City Can Expect $2M Through New Water Deal
In exchange for an 18-year partnership with New London, the company that takes care of the day-to-day operations of the municipal water and sewer departments is making an upfront payment of $2 million to the city.
The City Council last Monday unanimously extended Veolia Water's contract to 2028. The city negotiated with Veolia in 2008 for about $60 million for a 10-year contract with an option to renew for another 10 years. On Nov. 29, the council, in effect, agreed to renew the contract eight years early.
Veolia negotiated with the city to save about $4 million to $4.5 million in electrical and other costs over the 18 years. It will also upgrade the utilities' infrastructure in order to save on the cost of providing water and sewer.
"There was give and take,'' Barry Weiner, chairman of the Water and Water Pollution Control Authority, said last Monday night. "But the authority and the city are doing very well, and Veolia is doing well. This was in our own best interest."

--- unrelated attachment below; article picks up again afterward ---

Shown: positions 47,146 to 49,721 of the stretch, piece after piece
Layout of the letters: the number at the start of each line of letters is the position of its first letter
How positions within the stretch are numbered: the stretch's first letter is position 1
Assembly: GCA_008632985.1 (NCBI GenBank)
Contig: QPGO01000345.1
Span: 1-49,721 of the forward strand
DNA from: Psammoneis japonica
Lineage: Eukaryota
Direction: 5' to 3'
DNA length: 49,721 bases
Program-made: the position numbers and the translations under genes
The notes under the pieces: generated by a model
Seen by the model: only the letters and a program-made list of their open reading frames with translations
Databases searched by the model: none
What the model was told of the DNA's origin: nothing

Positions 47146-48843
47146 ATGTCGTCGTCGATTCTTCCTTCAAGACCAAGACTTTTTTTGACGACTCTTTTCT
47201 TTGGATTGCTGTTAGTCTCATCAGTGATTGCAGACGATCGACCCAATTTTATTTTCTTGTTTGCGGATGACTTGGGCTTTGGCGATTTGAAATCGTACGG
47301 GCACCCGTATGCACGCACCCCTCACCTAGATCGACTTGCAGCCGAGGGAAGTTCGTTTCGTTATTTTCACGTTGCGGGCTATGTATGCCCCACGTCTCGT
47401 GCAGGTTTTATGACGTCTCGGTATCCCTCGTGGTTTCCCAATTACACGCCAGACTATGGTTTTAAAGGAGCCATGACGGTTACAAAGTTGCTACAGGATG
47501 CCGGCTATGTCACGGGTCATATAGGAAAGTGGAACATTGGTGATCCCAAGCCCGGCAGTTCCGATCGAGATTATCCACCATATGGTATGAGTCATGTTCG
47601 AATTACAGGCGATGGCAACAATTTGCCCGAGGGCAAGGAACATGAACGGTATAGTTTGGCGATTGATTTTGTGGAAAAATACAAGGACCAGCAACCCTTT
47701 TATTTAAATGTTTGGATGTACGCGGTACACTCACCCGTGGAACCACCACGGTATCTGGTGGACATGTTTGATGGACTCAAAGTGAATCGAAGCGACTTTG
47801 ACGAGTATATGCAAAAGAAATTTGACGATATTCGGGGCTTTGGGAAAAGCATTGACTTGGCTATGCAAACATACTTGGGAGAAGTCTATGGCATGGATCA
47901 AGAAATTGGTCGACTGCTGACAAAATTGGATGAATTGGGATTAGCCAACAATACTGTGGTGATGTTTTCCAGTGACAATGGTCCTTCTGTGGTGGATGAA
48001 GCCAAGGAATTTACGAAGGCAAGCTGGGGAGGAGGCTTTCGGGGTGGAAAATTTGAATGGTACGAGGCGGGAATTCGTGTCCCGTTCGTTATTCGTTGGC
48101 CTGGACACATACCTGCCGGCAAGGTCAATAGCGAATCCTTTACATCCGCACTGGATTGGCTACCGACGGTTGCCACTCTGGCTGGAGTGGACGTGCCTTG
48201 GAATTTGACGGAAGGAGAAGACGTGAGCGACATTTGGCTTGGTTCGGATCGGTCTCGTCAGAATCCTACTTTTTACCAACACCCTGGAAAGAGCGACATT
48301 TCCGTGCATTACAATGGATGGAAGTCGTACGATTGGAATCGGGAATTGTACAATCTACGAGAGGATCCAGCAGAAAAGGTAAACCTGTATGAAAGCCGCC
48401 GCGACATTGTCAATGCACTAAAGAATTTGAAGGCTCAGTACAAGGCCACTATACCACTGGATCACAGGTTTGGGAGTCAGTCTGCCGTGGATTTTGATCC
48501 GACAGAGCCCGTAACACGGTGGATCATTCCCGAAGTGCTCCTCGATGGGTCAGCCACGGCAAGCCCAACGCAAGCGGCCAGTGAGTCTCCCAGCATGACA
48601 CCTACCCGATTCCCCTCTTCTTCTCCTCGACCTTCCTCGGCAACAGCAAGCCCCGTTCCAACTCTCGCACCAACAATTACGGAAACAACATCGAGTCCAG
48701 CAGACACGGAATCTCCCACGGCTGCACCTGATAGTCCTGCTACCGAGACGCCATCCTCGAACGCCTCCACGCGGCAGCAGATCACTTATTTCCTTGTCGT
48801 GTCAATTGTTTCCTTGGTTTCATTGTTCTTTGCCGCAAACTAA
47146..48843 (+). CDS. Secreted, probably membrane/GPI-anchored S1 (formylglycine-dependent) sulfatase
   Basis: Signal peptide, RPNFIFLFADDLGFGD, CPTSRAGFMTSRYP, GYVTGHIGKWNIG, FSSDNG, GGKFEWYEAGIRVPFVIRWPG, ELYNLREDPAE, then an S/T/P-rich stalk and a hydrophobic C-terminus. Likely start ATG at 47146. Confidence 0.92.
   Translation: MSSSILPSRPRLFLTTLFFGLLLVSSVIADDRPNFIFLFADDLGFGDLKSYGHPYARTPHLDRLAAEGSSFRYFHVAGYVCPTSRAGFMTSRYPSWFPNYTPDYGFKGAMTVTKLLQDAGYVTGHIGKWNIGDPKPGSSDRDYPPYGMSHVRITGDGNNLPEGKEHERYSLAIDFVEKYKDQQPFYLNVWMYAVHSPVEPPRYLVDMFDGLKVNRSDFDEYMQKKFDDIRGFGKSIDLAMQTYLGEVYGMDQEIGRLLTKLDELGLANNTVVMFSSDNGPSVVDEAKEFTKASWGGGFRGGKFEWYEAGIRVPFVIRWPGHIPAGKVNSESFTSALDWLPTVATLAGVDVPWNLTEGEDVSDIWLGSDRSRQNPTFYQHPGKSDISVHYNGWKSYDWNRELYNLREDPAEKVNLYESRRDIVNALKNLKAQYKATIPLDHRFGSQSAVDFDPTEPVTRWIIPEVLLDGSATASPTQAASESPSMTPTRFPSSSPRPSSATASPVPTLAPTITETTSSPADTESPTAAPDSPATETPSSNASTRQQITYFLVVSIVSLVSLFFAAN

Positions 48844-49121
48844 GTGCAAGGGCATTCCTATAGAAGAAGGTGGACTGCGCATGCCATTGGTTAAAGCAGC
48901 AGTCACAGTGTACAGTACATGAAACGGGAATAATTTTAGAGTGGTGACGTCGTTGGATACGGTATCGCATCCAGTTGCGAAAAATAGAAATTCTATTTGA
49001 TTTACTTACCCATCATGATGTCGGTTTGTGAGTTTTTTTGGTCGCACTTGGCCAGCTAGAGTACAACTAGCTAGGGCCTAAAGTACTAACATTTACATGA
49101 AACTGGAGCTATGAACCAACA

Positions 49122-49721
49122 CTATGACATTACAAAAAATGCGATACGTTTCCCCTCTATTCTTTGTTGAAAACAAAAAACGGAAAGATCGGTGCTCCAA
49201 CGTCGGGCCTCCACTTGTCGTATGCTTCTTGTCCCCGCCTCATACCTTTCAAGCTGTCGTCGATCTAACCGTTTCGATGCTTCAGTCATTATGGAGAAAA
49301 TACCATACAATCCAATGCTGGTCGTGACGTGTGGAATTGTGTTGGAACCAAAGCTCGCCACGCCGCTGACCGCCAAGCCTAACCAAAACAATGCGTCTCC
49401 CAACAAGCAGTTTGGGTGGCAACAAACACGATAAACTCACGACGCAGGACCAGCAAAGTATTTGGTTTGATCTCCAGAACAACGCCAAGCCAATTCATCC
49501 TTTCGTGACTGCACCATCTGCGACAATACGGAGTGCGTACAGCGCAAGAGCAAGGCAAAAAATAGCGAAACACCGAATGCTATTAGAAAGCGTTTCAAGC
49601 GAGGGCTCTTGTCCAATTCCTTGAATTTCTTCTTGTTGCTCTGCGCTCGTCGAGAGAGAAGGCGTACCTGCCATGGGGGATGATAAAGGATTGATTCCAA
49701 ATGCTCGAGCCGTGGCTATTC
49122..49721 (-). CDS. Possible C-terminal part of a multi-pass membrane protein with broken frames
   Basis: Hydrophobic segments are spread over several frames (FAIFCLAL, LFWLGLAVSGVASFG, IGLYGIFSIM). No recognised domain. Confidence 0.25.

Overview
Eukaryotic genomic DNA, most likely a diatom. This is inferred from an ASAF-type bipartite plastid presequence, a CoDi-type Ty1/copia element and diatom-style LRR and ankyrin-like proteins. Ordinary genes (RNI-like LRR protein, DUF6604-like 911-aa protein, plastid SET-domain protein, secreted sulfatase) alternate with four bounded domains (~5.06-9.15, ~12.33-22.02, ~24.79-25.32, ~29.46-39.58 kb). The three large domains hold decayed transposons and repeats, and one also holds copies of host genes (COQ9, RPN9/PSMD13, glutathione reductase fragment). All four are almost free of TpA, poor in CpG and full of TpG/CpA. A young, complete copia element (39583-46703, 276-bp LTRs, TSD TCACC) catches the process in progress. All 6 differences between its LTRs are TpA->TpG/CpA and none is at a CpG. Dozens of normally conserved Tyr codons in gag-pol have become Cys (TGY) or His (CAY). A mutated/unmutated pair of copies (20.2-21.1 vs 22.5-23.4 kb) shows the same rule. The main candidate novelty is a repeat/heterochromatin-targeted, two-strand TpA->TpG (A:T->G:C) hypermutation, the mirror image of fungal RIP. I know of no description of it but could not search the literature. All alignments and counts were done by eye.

Veolia will replace raw pumps at the water treatment plant, blower treatment fans at the waste water treatment facility, and improve the nitrification and denitrification equipment there, Weiner said.
The renegotiated contract also provides long-term stable employment for the roughly 35 people who work in the department. Veolia pays the health insurance for those municipal workers.
The water authority approved the contract earlier Monday in a 6-1 vote, with member Evelyn Louziotis voting against it.
Mayor Rob Pero, who approached water company officials in March and brought in Weiner and City Manager Martin H. Berliner to begin contract negotiations, said the $2 million will be split between the city and the water and sewer authority.
The council has yet to decide how the money will be spent, but Pero said he is hoping the city will continue with its capital improvement plans, which have already upgraded roads and parks. And depending on how the budget season goes in Hartford, some of the money could also be used to offset any tax increases.
"The city could utilize these much needed dollars,'' he said.
There will be no decrease in water rates for the roughly 14,000 customers, Weiner said. But the authority will use its $1 million to improve its infrastructure and to keep rates stable over the few years. The city has the third lowest water rate in the state and four or fifth lowest sewer rate, he said.
"I think this is some progressive thinking,'' said City Councilor Michael Buscetto III.
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